You get an uncontrollable fit of giggles in the middle of an employee review. Or you burst into tears while having an uneventful lunch with a friend.

If you’ve experienced these types of sudden, exaggerated, or inappropriate displays of emotion after a traumatic brain injury, or you’re living with a neurological disease, you may have a medical condition called pseudobulbar affect (PBA).

You’re also not alone. Anywhere from 1.8 million to 7.1 million people in the United States have trouble controlling their emotions due to a neurological injury or disease. PBA affects up to 37 percent of people with these types of conditions.

If your symptoms have only recently appeared, you probably have a lot of questions for your doctor. Use this article as a guide to help you talk to your doctor about PBA.

PBA is a condition that causes uncontrollable or extreme outbursts of emotion. Examples include laughing or crying in situations where it’s not appropriate, or being unable to stop laughing or crying.

PBA can happen in people who’ve had damage to their brain because of conditions like:

  • stroke
  • Alzheimer’s disease
  • Parkinson’s disease
  • traumatic brain injury
  • multiple sclerosis
  • amyotrophic lateral sclerosis (ALS)
  • brain tumors

Doctors don’t yet know exactly what causes PBA. It’s thought that the problem starts in your cerebellum — the region at the base of your brain. The cerebellum helps you walk and stay balanced, but it also plays an important role in your emotional responses.

Researchers believe the cerebellum helps keep your emotions in line with your mood and the situations you’re in. It’s what prevents you from laughing hysterically at a funeral or crying during a funny movie.

To gauge the situation, your cerebellum gets input from other parts of your brain. When those brain areas are damaged, your cerebellum can’t get the information it needs. So, you end up with exaggerated or inappropriate emotional displays.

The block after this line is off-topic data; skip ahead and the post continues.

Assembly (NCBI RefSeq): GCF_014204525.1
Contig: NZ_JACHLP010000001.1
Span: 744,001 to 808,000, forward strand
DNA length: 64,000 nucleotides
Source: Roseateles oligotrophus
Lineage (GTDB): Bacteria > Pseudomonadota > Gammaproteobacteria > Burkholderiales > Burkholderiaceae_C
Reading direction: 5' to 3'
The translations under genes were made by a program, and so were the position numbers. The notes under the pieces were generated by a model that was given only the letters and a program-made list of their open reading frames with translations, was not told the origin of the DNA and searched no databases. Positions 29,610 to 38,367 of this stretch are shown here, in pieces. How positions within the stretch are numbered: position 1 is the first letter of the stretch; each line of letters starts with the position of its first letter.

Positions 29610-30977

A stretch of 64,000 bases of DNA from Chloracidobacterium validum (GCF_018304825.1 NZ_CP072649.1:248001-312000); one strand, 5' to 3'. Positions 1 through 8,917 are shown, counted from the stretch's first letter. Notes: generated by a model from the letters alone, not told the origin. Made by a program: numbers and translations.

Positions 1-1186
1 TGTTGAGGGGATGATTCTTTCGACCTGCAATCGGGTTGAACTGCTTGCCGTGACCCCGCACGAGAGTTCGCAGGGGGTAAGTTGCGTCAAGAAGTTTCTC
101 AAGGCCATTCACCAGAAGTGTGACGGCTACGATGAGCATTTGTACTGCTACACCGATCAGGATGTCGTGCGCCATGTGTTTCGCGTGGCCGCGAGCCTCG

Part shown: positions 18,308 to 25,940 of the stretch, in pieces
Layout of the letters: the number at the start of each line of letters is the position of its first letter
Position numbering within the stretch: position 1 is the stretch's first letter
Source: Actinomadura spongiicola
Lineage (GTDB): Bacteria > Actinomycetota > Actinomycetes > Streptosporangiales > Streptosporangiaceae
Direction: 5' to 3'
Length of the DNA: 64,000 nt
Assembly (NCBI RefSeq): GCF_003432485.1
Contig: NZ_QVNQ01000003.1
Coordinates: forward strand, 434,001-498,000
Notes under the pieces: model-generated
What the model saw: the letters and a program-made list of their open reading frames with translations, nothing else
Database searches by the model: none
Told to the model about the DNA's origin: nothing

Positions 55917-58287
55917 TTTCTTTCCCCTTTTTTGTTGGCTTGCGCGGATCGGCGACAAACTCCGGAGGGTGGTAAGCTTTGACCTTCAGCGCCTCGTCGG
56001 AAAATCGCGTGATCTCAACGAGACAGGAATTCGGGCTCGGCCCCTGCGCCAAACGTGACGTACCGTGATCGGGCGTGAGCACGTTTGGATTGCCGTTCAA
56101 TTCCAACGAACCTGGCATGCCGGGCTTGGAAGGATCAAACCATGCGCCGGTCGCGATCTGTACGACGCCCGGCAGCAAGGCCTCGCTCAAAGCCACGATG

The main symptom of PBA is an emotional response that’s either more extreme than usual for you or out of place. For example, you might cry during a conversation with a friend, without feeling any sad emotions, or you might start to laugh uncontrollably during a sad movie.

With PBA, the laughter or crying lasts for several minutes or more — much longer than it normally would. You can’t control or stop the emotional outpouring. You might even react during situations that other people don’t find funny or sad, like laughing during a funeral.

Crying is the most common manifestation of PBA, so it’s not surprising that it’s often mistaken for depression. They’re different conditions, although some people have depression and PBA together.

One way to tell which one you have is by the duration of your symptoms. PBA lasts only a few minutes at a time. Crying and feeling down for weeks to months at a time is more likely to be depression. Depression also comes with other symptoms, like trouble sleeping and appetite loss, which you won’t experience with PBA.

Neurologists, psychologists, and neuropsychologists diagnose PBA. To start, the doctor will ask questions about your symptoms.

You could be diagnosed with PBA if you’ve had a brain injury or disease and you:

  • have emotional responses that don’t fit or are much too extreme for your situation or mood
  • can’t control your laughter or crying
  • don’t get relief when you cry
  • respond in a way that you didn’t before (for example, you never cried during sad TV shows, but now you do)
  • have symptoms that are embarrassing or that negatively impact your daily life

Medication is your best bet for regaining control of your emotions.

Today, there’s only one drug that’s approved by the Food and Drug Administration (FDA) to treat PBA. It’s called dextromethorphan hydrobromide and quinidine sulfate (Nuedexta). Studies show that Nuedexta cuts the number of laughing and crying episodes by about half. It also works faster than antidepressants, which are also used to treat PBA.

Until a few years ago, antidepressants were the drugs of choice for treating PBA. Tricyclic antidepressants (TCAs) and selective serotonin reuptake inhibitors (SSRIs) can prevent you from having as many laughing and crying episodes, and make the ones you do have less severe.

Although your doctor may prescribe antidepressants, they aren’t approved by the FDA to treat PBA. Using antidepressants to treat PBA is an example of off-label drug usage.

Living with emotions you can’t control can be stressful, especially when you’re at work or in social situations. If you have trouble coping, get help from a psychologist or other mental health professional.

While you’re in the middle of an episode, it can help to distract yourself. Picture a calming scene, like a beach, in your mind. Take slow, deep breaths. And try to relax your body until the emotions pass.